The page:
CommentAuthordjh
    • CommentTimeJun 14th 2020 edited
     
    Posted By: Peter_in_HungaryI can't see the sarking boards now - or ever unless I trash the roof as any mould will appear on the inside of the boards which are not accessible

    Endoscope camera and a small drilled hole? I'm not sure it would be worth it though, as you say.

    How much damage or bad workmanship to a VCL is acceptable before replacement or remedial action is needed?

    I don't think there's a single answer to that question. It depends entirely on the whole construction, not just the VCL. Basically, is the flow of vapour through the VCL sufficient to cause condensation and does that condensation stay in place long enough to cause mould or rot or whatever. i.e. a serious condensation analysis is required to answer the question for any particular situation.
  6.  
    In the previous thread I linked to, we discussed an oversimplification in the BS EN method, that indicates condensation, where in fact there cannot be.

    If you think about the existing sarking after you have added the proposed insulation, in winter the existing sarking will be considerably warmer than the proposed breather membrane. Now imagine that the sarking is wet. The proposed breather membrane acts like a cold 'dehumidifier' element and attracts water vapour from the sarking, drying it out. So long as the membrane layer is more breathable than the combined (T&G, VCL and sarking) layers, more vapour will escape the construction than can enter it.

    You want the biggest vapour resistance to be on the inside.

    When the T&G was fitted, with 1000s of nails, presumably the VCL became well holed..? If you worry that will let more vapour through than can escape through the sarking, then you could drill some 1" holes in the sarking before fitting the new insulation.

    If you examine the existing sarking now (midday in mid June) you'll probably find it is too hot to touch! and hence bone dry.

    Do you think the existing wool still fills the cavity below the sarking, or will it have slumped, based on the workmanship you see?
    •  
      CommentAuthordjh
    • CommentTimeJun 14th 2020
     
    Posted By: WillInAberdeenYou want the biggest vapour resistance to be on the inside.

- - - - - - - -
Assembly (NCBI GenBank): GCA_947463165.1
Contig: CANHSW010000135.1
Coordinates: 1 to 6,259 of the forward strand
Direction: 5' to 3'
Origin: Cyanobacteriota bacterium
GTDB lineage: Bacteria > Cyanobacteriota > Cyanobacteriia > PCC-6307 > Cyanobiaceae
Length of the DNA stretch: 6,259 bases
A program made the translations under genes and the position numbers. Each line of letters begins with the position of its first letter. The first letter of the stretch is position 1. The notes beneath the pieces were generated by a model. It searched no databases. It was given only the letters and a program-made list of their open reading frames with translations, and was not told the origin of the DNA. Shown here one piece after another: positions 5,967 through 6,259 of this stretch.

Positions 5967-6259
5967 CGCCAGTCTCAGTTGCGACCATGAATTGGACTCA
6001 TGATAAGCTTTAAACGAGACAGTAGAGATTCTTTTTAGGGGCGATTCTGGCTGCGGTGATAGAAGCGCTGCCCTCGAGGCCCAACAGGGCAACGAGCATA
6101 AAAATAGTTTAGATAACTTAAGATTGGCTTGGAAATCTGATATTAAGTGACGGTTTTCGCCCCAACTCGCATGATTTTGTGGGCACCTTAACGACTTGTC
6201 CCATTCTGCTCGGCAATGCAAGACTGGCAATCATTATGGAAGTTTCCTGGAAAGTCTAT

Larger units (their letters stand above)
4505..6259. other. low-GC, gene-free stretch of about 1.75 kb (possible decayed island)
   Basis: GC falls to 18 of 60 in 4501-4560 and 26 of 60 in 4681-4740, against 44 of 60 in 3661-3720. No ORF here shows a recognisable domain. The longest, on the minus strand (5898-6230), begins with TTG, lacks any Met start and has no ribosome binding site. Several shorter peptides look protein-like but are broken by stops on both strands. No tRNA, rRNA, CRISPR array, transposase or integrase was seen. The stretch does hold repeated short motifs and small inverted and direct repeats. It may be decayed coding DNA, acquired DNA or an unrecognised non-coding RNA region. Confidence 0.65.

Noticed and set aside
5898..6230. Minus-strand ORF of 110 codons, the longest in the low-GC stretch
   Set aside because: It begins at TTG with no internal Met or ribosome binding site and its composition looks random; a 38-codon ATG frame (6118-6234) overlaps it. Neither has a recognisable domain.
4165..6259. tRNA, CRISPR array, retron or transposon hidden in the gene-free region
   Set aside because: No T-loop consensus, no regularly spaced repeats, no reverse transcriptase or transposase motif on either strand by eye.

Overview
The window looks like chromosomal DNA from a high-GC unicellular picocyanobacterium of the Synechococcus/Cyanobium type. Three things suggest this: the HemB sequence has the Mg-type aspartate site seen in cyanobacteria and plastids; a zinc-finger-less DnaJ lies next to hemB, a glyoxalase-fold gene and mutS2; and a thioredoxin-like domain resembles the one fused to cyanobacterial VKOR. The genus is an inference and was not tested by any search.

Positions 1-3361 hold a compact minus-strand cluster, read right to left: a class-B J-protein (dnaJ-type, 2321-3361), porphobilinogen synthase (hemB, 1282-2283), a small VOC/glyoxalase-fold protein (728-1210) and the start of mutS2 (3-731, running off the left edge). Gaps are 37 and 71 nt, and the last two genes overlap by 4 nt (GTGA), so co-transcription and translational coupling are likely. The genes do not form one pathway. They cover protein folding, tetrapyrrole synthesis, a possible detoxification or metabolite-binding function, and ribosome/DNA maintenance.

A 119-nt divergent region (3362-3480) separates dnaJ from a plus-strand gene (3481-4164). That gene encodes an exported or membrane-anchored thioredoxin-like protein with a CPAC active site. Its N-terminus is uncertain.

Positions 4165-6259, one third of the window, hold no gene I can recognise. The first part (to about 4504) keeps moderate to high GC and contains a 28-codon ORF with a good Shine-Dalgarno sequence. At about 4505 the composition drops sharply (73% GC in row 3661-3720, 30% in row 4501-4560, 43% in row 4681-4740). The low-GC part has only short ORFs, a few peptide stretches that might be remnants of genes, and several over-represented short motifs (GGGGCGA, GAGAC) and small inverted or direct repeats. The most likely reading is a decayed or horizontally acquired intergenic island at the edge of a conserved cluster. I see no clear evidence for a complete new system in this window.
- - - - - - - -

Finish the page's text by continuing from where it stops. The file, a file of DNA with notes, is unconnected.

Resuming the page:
As long as you're in a cool climate.
    • CommentAuthorgyrogear
    • CommentTimeJun 14th 2020 edited
     
    Posted By: WillInAberdeenWhen the T&G was fitted, with 1000s of nails


    but presumably (= theoretically...) the T&G should be airtight - the primary point of interest

    therefore moisture from inside the room should not be able to escape into the roof structure becos no air to carry it.

    So IMO, the fist point of interest should be the quaility of the ceiling (and not the hypothetical issue of the quality of the vapour barrier and/or sarking layer above it...).

    The second point of interest - which then becomes primary - should be the quality of installation of the to-be-installed rainscreen, to prevent external moisture (precipitation...) (via the slates etc.) pooling on the barrier, then getting firstly onto the new insulation and secondarily into the roof structure.

    So yes, PiH - obviously go for a state-of-the art installation of the new rainscreen - no deliberate rips, holes, sagging, bagging etc. ! and a proper roofing job.

    gg
    •  
      CommentAuthordjh
    • CommentTimeJun 14th 2020
     
    Posted By: gyrogearbut presumably (= theoretically...) the T&G should be airtight - the primary point of interest

    Why would T&G be airtight? (unless it is glued with an appropriate adhesive and there are no shakes in the timber)
    • CommentAuthorIan1961
    • CommentTimeJun 15th 2020
     
    Posted By: Peter_in_HungaryI would rather not take down the T@G or remove the sarking boards due to the work and expense involved


    The practical solution to this potential issue would be to use battens and cross-battens under your slates with a
    vented eaves & ridge detail to create a min 25mm clear air path. The normal advice however is that ventilation is only needed if you use a close-fitting roof finish such as interlocking roof tiles.
    • CommentAuthorEd Davies
    • CommentTimeJun 15th 2020
     
    Posted By: Peter_in_HungaryUsing Ubakus.de shows no problems - however if the internal VCL is removed then serious problems occur on the inside of the sarking boards if the internal RH goes above 50% and the external temp goes below +6.
    Going back to the original question, how does Ubakus model the sarking boards? I.e., how does it take into account the gaps between the boards whose effect must be very dependent on the characteristics of the insulation inboard of them and really ought to be modelled in at least 2D.

    Does it just use an area-weighted average of the permeability of the boards and the gaps? Is there any possibility that the apparent problem is due to it not modelling the gaps at all?
    •  
      CommentAuthorfostertom
    • CommentTimeJun 15th 2020 edited
     
    My understandings in this are based on multi cases I ran when I had 8wks free access to WUFI - but using fairly mild English (Atlantic climate) weather data sets. It may be different in Atlantic but harsher Scotland, and much more so in Continental Hungary.

    WUFI told me that

    1) the 'biggest vapour resistance to be on the inside' old conventional wisdom/rule of thumb had no effect, whether I made that 'resistance' or 'resistivity' (a big difference, never clarified in the old wisdom).